As a result of the scandal, Bergman returned to Italy, leaving her husband and daughter (Pia), which led to a publicized divorce and custody battle for their daughter. Bergman and Rossellini were married on 24 May 1950. In addition to Renato, they had twin daughters (born 18 June 1952): Isabella Rossellini, who became an actress and model, and Isotta Ingrid Rossellini, who became a professor of Italian literature.
In 1957 she divorced Rosselini and the next year married Lars Schmidt, a theatrical entrepreneur from a wealthy Swedish shipping family. By 1975 she was divorced again.
Death and legacy
Bergman died in 1982 on her 67th birthday in London, from breast cancer. Her body was cremated at Kensal Green Cemetery, London and her ashes taken to Sweden, where most of them were scattered in the sea around the islet of Dannholmen off the fishing village of Fjällbacka in Bohuslän, on the west coast of Sweden, where she spent most summers from 1958 to her death in 1982, and the rest placed next to her parents in Norra begravningsplatsen (Northern Cemetery), Stockholm, Sweden.
According to biographer Donald Spoto, she was "arguably the most international star in the history of entertainment." Acting in five languages, she was seen on stage, screen and television, and won three Academy Awards plus many others. After her American film debut in the 1939 film Intermezzo: A Love Story, co-starring Leslie Howard, Hollywood saw her as a unique actress who was completely natural in style and without need of makeup. Film critic James Agee wrote that she "not only bears a startling resemblance to an imaginable human being; she really knows how to act, in a blend of poetic grace with quiet realism."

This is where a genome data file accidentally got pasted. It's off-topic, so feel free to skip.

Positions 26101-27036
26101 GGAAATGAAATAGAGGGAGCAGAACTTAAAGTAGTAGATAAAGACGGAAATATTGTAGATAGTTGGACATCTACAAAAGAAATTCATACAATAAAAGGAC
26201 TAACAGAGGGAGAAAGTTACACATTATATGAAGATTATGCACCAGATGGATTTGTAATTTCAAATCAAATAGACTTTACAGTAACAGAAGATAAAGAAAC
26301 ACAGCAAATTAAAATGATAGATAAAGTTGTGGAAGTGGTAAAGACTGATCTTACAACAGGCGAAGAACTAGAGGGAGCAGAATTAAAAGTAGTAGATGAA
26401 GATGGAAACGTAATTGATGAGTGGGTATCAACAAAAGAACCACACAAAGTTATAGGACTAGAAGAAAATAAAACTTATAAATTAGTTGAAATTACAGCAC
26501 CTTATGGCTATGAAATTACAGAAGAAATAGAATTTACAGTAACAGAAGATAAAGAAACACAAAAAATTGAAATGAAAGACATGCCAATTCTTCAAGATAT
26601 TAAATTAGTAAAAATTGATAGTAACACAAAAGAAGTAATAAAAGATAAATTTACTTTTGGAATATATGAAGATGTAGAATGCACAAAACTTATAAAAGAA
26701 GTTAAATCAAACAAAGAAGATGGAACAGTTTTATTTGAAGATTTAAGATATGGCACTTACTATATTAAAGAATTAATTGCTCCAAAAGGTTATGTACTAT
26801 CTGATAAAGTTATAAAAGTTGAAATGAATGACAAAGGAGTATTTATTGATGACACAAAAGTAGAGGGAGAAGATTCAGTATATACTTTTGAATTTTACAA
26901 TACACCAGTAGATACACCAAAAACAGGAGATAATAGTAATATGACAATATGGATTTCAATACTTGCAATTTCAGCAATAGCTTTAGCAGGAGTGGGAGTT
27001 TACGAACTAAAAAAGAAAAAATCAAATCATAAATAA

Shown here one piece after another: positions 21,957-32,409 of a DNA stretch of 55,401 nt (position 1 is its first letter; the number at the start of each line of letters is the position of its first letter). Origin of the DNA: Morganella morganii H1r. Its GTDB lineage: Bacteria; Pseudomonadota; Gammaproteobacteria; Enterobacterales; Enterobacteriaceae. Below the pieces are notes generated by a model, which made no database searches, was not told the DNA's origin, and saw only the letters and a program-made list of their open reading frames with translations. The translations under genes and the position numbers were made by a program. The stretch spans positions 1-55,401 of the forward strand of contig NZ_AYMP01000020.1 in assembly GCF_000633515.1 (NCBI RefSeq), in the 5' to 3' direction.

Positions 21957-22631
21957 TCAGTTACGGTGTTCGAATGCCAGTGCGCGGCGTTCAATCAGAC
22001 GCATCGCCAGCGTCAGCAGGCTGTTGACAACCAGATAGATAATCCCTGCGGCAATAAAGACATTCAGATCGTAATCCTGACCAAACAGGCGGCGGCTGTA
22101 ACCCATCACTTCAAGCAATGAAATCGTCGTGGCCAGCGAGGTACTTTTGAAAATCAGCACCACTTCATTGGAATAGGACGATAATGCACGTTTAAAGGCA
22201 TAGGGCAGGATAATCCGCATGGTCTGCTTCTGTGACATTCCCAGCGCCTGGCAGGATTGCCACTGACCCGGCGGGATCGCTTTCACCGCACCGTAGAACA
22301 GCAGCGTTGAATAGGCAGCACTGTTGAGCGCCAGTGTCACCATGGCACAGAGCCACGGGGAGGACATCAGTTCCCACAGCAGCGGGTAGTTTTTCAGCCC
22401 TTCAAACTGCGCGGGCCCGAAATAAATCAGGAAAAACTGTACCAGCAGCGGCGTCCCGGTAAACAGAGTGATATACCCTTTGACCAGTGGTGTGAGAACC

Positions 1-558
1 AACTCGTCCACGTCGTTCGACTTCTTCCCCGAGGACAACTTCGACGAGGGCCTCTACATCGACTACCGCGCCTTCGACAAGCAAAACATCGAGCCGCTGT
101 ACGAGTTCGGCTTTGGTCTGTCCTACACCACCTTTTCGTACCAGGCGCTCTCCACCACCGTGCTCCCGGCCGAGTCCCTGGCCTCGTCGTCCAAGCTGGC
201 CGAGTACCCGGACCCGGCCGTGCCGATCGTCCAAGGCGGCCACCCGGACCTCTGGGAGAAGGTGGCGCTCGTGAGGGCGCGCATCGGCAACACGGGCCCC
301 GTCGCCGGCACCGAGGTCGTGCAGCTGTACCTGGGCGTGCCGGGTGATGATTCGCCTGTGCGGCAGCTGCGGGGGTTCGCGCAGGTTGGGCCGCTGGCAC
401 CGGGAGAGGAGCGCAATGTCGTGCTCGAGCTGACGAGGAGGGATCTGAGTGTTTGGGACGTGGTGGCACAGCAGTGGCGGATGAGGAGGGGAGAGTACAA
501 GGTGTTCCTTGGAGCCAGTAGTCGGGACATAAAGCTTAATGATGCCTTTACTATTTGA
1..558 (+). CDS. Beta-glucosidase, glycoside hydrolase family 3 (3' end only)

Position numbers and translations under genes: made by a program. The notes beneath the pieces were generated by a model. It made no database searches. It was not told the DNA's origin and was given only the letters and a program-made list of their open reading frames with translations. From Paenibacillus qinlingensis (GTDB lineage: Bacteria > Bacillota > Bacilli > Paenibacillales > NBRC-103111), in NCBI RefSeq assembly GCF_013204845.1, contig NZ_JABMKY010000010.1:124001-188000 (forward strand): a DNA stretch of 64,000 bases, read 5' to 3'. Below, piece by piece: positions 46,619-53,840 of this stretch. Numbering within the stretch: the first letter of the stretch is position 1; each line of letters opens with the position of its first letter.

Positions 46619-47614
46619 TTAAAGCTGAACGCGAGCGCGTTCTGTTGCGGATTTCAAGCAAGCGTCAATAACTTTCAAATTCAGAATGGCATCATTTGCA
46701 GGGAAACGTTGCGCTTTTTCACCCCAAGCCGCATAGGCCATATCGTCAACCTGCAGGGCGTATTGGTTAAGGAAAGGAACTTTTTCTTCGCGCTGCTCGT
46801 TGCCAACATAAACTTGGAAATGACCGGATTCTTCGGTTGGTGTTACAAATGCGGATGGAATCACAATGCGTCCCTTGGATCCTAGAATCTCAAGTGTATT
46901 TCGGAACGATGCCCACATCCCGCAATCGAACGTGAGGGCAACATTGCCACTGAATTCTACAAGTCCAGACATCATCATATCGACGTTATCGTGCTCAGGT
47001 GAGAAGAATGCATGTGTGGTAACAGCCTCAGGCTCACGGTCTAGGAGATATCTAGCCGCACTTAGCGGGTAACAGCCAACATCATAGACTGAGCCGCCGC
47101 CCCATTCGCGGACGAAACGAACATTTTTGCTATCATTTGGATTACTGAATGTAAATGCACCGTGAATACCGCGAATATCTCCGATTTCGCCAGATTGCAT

Bergman was a tall, natural-looking, and intelligent Swedish actress, fluent in English. According to film historian David Thomson, she "always strove to be a 'true' woman", and many filmgoers identified with her:
- "There was a time in the early and mid-1940s when Bergman commanded a kind of love in America that has been hardly ever matched. In turn, it was the strength of that affection that animated the 'scandal' when she behaved like an impetuous and ambitious actress instead of a saint."
Writing about her first years in Hollywood, Life magazine stated that "All Bergman vehicles are blessed", and "they all go speedily and happily, with no temperament from the leading lady." She was "completely pleased" with her early career's management by David O. Selznick, who always found excellent dramatic roles for her to play, and equally satisfied with her salary, once saying, "I am an actress and I am interested in acting, not in making money." Life adds that "she has greater versatility than any actress on the American screen ... her roles have demanded an adaptability and sensitiveness of characterization to which few actresses could rise."
She continued her acting career while suffering from cancer for eight years, and won international honors for her final roles. "Her spirit triumphed with remarkable grace and courage", adds Spoto. Director George Cukor once summed up her contributions to the film media when he said to her, "Do you know what I especially love about you, Ingrid, my dear? I can sum it up as your naturalness. The camera loves your beauty, your acting, and your individuality. A star must have individuality. It makes you a great star. A great star."
For her contributions to the motion picture industry, Bergman has a star on the Hollywood Walk of Fame at 6759 Hollywood Blvd.